If you're not giving something back, it doesn't matter how much you win.
    Life is about maintaining relationships-your ability to be a good father, husband, son and brother-not about how much money you make or how much power you have. As a child, I had expectations that corporate success would give me happiness and make me a good person. But when that success became a reality, all I found was confusion. I kept having the belief that if it wasn't going to be this new venture, I would certainly find what I was looking for with the next venture, the next house, the next car, the next honor. I think it happens to a lot of people: You start losing perspective. You've climbed the ladder of success, and when you get up there, you realize somehow the ladder was leaning on the wrong structure.

    That is when I realized that the greatest overall impact I can have on the world, the one thing that would bring the most love and grace and healing to people, is to constantly base my thoughts and actions on one simple question: How can I help you today?
    Once I made this realization I started to look at the world around me, and what I saw encouraged me to try and change it. Children inherently compare athletic ability to their friends and compete for whatever attention that brings. Adults compare bank accounts and job titles, houses and cars, and compete for the amount of security and clout that those represent. We will even compare our children and compete for some sense of parenthood and significance attached to their achievements. We compare, we compete. That's all we ever do. It leaves most of us feeling isolated and alone. And it destroys any concept of community. Most of us don't realize that we do these things, let alone that we teach our children to do them.
    We have to remember to love our children, to educate them, to let them have good experiences, but at the same time they need to learn that life is hard. It's a good journey. But you're not always going to be ten-and-oh. You're not always going to be carried off the field of life as the big victors. You're not always going to have everything go your way. Being a good person and possessing integrity and humility, being able to help others, that is what really makes you victorious. I don't think anything that's good is easy, and I don't think anything really worthwhile is simple. But if you give to the best of your abilities all the time you can never really lose.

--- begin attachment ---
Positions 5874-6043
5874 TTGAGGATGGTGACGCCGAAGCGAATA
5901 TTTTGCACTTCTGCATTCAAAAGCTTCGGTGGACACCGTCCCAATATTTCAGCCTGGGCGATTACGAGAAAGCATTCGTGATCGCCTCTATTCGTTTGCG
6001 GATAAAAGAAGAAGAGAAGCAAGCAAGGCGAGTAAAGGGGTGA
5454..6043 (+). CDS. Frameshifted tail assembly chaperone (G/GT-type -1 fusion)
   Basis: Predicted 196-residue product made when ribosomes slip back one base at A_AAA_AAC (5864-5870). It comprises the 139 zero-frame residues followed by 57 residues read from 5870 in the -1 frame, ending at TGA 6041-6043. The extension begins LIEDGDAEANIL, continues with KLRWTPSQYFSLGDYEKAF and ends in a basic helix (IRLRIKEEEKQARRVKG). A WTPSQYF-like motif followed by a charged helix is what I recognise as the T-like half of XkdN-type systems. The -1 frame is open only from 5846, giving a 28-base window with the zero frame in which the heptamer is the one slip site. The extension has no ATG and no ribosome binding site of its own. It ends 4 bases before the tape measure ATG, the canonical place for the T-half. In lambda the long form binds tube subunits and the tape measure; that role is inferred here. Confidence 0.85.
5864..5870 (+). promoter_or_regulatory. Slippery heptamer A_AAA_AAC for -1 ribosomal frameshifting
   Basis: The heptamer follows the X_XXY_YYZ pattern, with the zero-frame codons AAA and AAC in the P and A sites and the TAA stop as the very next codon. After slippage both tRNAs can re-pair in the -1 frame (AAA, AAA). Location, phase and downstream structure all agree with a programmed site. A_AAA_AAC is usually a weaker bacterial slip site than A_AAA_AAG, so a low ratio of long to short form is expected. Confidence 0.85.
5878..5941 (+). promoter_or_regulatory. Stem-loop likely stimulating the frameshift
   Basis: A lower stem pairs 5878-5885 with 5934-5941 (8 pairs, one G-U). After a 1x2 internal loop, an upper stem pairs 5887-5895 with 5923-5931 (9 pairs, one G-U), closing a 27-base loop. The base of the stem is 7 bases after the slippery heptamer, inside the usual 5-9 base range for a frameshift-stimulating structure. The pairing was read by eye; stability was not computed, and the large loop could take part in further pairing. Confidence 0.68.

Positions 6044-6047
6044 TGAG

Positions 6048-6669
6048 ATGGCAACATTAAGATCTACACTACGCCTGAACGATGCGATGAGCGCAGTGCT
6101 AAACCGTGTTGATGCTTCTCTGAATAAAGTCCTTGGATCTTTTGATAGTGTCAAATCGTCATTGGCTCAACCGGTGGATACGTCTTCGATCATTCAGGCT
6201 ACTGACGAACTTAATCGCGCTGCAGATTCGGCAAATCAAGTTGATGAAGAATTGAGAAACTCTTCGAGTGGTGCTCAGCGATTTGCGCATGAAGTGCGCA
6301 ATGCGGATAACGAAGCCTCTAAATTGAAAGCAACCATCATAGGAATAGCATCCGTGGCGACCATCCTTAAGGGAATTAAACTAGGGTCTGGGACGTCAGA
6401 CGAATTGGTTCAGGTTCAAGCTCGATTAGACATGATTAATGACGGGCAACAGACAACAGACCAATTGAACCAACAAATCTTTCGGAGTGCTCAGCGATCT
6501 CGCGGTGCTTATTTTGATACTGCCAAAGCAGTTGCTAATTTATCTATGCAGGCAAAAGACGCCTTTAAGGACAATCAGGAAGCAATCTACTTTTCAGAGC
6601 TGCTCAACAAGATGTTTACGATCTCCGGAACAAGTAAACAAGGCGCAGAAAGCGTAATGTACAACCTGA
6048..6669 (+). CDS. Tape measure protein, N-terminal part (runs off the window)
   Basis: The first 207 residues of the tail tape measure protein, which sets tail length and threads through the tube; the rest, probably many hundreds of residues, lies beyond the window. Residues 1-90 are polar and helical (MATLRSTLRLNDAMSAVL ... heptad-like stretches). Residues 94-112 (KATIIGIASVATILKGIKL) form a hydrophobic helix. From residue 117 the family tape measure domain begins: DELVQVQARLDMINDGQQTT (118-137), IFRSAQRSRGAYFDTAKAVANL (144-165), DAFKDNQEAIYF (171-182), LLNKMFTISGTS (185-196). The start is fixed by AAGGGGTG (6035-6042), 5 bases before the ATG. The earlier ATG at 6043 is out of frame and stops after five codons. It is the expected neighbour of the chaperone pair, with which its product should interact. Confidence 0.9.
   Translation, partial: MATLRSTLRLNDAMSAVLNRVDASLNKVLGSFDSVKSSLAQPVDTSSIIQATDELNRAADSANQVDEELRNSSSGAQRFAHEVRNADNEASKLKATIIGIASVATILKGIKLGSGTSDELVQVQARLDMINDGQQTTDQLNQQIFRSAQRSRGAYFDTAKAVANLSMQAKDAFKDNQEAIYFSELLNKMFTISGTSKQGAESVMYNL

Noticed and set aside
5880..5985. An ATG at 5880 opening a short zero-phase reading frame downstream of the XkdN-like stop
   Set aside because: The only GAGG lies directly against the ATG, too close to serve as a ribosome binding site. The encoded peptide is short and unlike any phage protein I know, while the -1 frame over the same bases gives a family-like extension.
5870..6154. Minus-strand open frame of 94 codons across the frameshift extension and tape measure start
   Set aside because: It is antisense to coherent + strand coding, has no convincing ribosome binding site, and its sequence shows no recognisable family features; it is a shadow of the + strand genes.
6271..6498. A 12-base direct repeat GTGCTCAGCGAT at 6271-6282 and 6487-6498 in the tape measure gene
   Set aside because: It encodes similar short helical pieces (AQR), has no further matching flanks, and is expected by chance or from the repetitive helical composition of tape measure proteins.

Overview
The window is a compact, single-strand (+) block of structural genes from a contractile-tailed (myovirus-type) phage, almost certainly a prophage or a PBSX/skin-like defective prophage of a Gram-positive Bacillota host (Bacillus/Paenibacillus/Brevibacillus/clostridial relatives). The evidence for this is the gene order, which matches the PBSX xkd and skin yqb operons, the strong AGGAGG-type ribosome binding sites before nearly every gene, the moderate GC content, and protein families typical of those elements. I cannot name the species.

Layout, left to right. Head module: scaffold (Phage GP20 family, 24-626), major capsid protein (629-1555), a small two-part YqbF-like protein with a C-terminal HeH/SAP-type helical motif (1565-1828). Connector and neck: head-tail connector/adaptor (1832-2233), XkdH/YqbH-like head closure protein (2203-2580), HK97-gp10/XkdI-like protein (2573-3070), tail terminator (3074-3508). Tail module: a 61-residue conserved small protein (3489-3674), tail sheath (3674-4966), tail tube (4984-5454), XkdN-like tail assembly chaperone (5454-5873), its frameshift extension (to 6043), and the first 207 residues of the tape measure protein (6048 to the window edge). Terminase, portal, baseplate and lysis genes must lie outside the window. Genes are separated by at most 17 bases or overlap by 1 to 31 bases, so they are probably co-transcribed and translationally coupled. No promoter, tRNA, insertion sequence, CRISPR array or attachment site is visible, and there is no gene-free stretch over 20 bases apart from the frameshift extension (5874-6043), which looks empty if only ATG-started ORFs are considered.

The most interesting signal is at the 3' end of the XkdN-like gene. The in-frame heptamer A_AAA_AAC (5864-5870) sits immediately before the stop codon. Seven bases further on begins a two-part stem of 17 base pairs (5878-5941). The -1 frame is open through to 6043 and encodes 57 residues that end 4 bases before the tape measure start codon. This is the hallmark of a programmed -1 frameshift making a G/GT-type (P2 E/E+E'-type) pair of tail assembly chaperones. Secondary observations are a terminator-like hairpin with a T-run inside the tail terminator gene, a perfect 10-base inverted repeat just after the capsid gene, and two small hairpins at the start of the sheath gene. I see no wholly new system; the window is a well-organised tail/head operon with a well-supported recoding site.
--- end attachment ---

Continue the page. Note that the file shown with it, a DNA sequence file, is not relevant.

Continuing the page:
As a society we need to think about others outside of our social circles, to help people when they can't help themselves, and to do this for the right reasons. When you have a cause, it should never be about trying to measure the "impact" of what you are doing. It should never be about counting the number of families touched or calculating the number of meals served at a homeless shelter, or whatever the case might be. It's about connecting to others, and reaching out to them. I believe that if we can encourage our community to share their talents and their time with other people, we can show our children and the world that compassion can make a difference. Then they will be able to see the reality that the goodness in a human being matters infinitely more than outward appearances or socioeconomic status.
    In the end, it's not the mistakes you make that really matter. It's what you learn from those mistakes, and how you respond to the mistakes of others. It comes down to this: What kind of father were you? What kind of wife were you? What kind of daughter were you? What kind of brother were you? What kind of friend were you? This is what I have tried to teach my children and my neighbors, that as long as I always put forth maximum effort into whatever I was doing, acted responsibly, conducted myself with class and pride and extended kindness to others, then I would never have anything to worry about. I would have lived with no regrets, and this is what has allowed me to really live.

William S. Villafranco is president of Southwind Associates, an advisory firm in Woodcliff Lake, N.J.